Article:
The present analysis includes participants who were included in a nested case–control study of plasma concentrations of 25(OH)D and the risk of incident fracture(Reference Roddam, Neale and Appleby13). In that study, 730 participants who had a fracture during the first 5 years after completing the main baseline questionnaire were matched by sex, age at recruitment (±72 months), date of blood sampling (±1 month), duration of follow-up (±24 months) and, for women, menopausal status (pre- or postmenopausal) to 1445 controls and 25(OH)D was measured in plasma samples collected at baseline. For the present analysis, participants with missing information on important confounding variables and those who reported their ethnicity as being non-white were excluded, leaving a total of 2107 participants in the study (1388 meat eaters, 210 fish eaters, 420 vegetarians and 89 vegans).

Diet and lifestyle assessment

The participants were categorised into one of the four diet groups based on their replies to questions asking whether they ate any (i) meat, (ii) fish, (iii) eggs and (iv) dairy products. The participants were categorised as meat eaters, fish eaters (those who do not eat meat but eat fish), vegetarians (who do not eat meat or fish but eat dairy products and/or eggs) and vegans (who do not eat meat, fish, eggs or dairy products). Time of adherence to the diets was calculated by subtracting the age at which the participant last ate meat (for fish eater) or meat or fish (for vegetarian), or meat, fish, dairy or eggs (for vegan), from the age at recruitment.

At recruitment, the participants completed a validated semi-quantitative FFQ that estimated their intake of 130 different food items over the past 12 months(Reference Bingham, Gill and Welch14, Reference Bingham, Cassidy and Cole15). The mean daily nutrient intake was estimated by multiplying the frequency of consumption by standard portion sizes and the nutrient content of the food or beverage, derived mainly from the fifth edition of the McCance and Widdowson’s The Composition of Foods and its supplements(Reference Holland, Welch and Unwin16). There was no attempt to differentiate between the intake of vitamin D2 or D3 from the diet due to a lack of such information in the nutrient composition tables.

In the main questionnaire, the participants were asked to report their height and weight. Height and weight were measured in a subgroup of participants from the EPIC–Oxford cohort (n 4808) with results showing good agreement between the self-reported and measured height and weight (r > 0·9)(Reference Spencer, Appleby and Davey17). Either measured or self-reported height and weight were used to calculate BMI (weight (kg)/height2 (m2)), which was divided into four categories: <22·5, 22·5–24·9, 25·0–27·4 and ≥27·5 kg/m2. Lifetime history of cigarette smoking was categorised as ‘never’, ‘former’ or ‘current’. Outdoor activity (as a proxy for exposure to sunlight) was estimated from questions that assessed the amount of time spent walking, cycling and gardening during the summer, and divided into quartiles (0–7, 8–12, 13–20, ≥21 h/week). Participants were asked about time spent participating in vigorous exercise, which was defined as any physical activity undertaken to a degree that caused sweating or a faster heartbeat and assigned into categories (none, <2 and ≥2 h/week). Supplement use was assessed by asking whether vitamins, minerals, fish oil or fibre supplements were consumed regularly over the past 12 months and categorised as ‘yes’ or ‘no’. Current use of exogenous hormones (hormone replacement therapy or oral contraceptives) was categorised as ‘yes’ or ‘no’. An ‘unknown’ category was added for each variable in which data were missing or incomplete.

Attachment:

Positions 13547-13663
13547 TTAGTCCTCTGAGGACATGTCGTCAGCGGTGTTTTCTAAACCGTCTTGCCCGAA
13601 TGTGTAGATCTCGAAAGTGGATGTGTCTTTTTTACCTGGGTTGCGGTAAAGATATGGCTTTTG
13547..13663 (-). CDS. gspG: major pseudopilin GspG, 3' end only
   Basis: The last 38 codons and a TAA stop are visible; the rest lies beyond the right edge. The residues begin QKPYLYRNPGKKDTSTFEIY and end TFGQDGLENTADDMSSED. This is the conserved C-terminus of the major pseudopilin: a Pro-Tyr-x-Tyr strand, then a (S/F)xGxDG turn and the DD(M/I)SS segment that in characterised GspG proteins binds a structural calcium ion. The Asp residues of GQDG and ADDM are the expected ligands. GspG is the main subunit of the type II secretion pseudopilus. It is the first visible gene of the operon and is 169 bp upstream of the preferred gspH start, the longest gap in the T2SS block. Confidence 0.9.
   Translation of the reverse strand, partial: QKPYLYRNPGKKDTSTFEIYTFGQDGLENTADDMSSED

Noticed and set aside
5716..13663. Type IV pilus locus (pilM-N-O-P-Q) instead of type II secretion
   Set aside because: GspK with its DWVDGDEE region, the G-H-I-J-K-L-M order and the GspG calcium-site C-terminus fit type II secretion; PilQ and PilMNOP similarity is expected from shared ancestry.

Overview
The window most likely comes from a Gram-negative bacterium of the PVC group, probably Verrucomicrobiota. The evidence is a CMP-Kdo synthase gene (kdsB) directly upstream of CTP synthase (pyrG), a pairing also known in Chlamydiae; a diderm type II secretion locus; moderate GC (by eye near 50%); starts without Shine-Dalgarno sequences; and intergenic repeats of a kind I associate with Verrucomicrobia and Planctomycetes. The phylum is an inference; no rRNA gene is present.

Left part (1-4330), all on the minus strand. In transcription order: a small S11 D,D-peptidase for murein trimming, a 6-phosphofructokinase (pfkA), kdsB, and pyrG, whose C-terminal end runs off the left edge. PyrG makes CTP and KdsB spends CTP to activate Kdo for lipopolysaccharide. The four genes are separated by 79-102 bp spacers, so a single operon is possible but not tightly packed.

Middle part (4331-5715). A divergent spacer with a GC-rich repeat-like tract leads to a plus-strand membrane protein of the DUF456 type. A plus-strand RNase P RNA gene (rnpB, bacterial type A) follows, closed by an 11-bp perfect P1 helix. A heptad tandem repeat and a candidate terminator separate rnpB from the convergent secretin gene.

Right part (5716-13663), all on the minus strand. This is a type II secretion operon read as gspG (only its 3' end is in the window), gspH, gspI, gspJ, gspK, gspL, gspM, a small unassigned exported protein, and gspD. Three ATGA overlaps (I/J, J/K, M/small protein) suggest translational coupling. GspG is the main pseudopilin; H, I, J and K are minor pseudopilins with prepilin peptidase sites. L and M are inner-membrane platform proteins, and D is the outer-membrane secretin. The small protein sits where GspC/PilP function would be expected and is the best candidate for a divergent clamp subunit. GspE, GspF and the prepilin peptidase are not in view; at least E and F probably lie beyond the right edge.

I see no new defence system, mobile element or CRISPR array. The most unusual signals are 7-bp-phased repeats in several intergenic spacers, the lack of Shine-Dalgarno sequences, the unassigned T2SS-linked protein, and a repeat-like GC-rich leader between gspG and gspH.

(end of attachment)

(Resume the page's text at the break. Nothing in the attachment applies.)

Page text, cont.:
Laboratory methods

At recruitment or shortly after, blood samples were collected at local general practice surgeries into 10 ml Safety-Monovettes (Sarstedt, Nümbrecht, Germany). The participants were not required to fast, but time since the last consumption of foods or drinks was recorded. Blood was transported to a laboratory in Norfolk by mail at ambient temperature, where samples were centrifuged (sodium citrate was used as an anticoagulant) and the plasma was aliquoted into 0·5 ml straws. These were heat-sealed at both ends and stored in liquid nitrogen (−196°C).

Analyses were carried out in the Medical Research Council Human Nutrition Research laboratories in Cambridge, UK. Plasma 25(OH)D concentrations were measured using enzyme immunoassay (OCTEIA 25-Hydroxy Vitamin D kit; Immunodiagnostic Systems Limited, Boldon, Tyne and Wear, UK). This kit was 100 % cross-reactive with 25(OH)D3 and 75 % cross-reactive with 25(OH)D2(18). The intra-assay CV was 3·5 % at 11 nmol/l and 5·9 % at 35 nmol/l. The inter-assay CV was 7·6 % at 11 nmol/l and 9·2 % at 35 nmol/l.

Statistical analysis

To normalise the distributions, plasma 25(OH)D concentration and the dietary intake variables were log transformed where appropriate. The distributions of demographic and lifestyle characteristics were compared among diet groups using the Pearson χ 2 test for categorical variables. For continuous variables ANOVA was used to assess the pair-wise differences between each diet group.